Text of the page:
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on the hearers gradually, and winning them to the conclusion at which it is meant to bring them, without exciting any opposition to their previous prejudices. Both these modes have been used by the masters of rhetoric. Demosthenes seems to have availed himself of them indiscriminately, without giving one a preference over the other. Aristotle points them out; as does also Cicero, in his treatise de Oratore, observing that he used both, but without stating his reasons for employing one or the other. Mr. Vaughan usually adopted the former. Much may be said in favour of both. In the present day of superficial knowledge and apathy in religion, it may be well to state at once some startling proposition, which shall have the effect at least of rouzing the auditors out of their “death-like stilness and their dread repose.” On the.other hand, so great is the ignorance of religionists, and so little are they in the habit of reflecting or of reasoning, that the plainest truths will be rejected, unless supported by some name in repute amongst them. Examples of this are seen in the universality with which the facts connected with the second coming of the Lord were branded by the whole of the Evangelical oracles as new! and the flippancy with which, in their folly, they called the orthodox creed of our Lord's true humanity a heresy.--Mr. Vaughan's object is thus described by himself.' By popular essays,' the author means essays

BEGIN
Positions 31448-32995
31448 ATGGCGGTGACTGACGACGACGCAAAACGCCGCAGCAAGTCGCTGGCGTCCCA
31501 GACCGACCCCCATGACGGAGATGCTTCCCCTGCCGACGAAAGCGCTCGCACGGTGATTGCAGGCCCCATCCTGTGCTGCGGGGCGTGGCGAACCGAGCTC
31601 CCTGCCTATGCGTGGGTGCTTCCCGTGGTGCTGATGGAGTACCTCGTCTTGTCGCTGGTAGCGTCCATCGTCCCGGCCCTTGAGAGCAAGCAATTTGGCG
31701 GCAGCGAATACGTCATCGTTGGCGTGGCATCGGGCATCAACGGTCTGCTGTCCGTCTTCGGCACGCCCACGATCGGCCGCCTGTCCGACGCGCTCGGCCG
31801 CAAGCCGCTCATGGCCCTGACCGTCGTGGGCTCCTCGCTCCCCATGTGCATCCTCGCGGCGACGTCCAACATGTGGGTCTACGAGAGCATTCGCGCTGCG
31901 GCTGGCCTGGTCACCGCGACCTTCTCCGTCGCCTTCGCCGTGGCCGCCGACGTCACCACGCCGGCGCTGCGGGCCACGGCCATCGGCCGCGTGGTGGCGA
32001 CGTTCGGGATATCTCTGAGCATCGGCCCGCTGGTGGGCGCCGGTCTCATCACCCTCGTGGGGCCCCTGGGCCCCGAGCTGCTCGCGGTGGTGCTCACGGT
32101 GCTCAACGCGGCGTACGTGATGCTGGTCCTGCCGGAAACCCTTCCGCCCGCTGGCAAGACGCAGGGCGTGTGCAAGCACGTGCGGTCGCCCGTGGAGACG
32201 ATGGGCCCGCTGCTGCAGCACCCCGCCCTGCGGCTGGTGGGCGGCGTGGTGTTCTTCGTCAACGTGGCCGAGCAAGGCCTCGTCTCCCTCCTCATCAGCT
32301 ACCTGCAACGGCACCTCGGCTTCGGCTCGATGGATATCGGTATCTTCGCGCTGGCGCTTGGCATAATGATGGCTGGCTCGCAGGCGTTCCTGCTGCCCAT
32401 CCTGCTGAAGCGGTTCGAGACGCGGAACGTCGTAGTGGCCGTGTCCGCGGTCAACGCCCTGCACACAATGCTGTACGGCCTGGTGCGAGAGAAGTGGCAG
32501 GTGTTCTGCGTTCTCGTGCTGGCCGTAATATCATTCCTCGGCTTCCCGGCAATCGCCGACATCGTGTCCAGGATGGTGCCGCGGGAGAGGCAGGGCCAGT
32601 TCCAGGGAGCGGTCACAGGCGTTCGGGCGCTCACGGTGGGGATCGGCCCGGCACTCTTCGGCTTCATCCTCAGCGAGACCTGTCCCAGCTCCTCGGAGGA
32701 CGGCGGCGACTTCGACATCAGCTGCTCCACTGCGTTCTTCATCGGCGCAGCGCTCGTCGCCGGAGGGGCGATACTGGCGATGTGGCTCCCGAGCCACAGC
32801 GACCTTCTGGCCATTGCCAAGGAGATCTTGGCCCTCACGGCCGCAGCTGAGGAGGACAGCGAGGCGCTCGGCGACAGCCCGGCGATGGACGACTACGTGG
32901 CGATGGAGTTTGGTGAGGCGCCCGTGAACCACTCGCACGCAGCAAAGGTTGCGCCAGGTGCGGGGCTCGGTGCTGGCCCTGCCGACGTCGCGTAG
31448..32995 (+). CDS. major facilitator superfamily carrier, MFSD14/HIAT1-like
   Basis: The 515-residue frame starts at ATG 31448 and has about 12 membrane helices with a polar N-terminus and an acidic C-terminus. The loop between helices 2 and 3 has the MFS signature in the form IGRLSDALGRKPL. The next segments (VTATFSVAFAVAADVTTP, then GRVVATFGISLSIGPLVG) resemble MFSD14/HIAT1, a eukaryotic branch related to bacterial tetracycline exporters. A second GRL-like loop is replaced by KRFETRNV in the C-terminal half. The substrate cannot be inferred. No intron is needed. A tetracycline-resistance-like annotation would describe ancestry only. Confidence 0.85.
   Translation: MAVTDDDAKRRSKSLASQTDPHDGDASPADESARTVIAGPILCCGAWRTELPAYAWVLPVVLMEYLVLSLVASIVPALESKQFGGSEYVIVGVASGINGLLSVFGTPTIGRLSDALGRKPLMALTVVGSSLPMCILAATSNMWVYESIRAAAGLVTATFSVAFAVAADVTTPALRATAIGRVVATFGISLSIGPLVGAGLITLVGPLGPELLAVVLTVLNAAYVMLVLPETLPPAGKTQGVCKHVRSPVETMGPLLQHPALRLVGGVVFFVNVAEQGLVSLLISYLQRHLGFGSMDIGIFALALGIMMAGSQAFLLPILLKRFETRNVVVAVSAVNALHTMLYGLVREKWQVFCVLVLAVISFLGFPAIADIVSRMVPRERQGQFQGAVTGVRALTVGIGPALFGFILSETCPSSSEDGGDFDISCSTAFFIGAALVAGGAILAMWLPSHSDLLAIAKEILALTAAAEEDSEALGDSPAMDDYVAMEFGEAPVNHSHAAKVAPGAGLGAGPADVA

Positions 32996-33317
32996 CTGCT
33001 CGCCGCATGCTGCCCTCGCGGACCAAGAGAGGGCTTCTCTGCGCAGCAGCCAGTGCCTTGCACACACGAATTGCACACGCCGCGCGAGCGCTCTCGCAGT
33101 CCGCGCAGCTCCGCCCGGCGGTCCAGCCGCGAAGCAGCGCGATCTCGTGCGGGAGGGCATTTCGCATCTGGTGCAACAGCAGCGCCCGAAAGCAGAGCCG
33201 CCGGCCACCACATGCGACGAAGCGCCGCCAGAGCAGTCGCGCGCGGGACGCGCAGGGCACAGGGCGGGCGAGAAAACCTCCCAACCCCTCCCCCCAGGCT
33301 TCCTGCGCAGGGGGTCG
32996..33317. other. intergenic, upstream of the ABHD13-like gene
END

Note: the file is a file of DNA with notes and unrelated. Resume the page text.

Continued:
addressed to the common people, as distinct from the learned ; • and by this title holds himself excused from going at large • into the investigation and defence of every assertion and reference which he may introduce into his work. Following the

advice of a judicious prelate, he aims to write “ dogmatically * rather than controversially ;." but desires it to be understood,